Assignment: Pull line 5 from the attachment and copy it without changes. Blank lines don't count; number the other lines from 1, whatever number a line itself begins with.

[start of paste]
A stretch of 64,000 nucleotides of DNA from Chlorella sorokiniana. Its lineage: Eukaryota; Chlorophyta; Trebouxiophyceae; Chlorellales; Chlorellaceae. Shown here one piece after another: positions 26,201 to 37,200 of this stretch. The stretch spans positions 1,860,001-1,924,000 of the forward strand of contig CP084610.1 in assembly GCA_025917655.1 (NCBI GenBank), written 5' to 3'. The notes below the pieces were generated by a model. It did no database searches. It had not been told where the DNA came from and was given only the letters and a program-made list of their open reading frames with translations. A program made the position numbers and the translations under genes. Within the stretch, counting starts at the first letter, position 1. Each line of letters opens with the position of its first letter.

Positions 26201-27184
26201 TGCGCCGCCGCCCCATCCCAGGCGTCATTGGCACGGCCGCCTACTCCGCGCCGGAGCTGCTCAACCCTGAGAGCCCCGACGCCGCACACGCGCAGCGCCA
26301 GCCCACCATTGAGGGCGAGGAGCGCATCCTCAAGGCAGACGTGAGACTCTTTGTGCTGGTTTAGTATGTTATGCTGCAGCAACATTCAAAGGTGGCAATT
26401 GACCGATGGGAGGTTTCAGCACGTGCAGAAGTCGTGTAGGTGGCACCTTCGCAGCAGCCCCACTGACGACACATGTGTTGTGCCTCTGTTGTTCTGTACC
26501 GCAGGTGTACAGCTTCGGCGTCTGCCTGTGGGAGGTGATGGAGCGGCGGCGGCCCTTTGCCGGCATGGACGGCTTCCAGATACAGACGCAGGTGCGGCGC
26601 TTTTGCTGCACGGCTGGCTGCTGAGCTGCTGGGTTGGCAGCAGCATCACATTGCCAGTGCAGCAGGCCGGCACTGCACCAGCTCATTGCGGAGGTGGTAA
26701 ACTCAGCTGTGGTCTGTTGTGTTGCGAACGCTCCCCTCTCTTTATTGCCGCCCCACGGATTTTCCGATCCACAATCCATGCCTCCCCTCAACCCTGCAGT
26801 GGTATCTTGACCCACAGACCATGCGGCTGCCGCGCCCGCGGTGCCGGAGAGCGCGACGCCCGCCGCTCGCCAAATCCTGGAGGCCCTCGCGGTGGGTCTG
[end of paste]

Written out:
26401 GACCGATGGGAGGTTTCAGCACGTGCAGAAGTCGTGTAGGTGGCACCTTCGCAGCAGCCCCACTGACGACACATGTGTTGTGCCTCTGTTGTTCTGTACC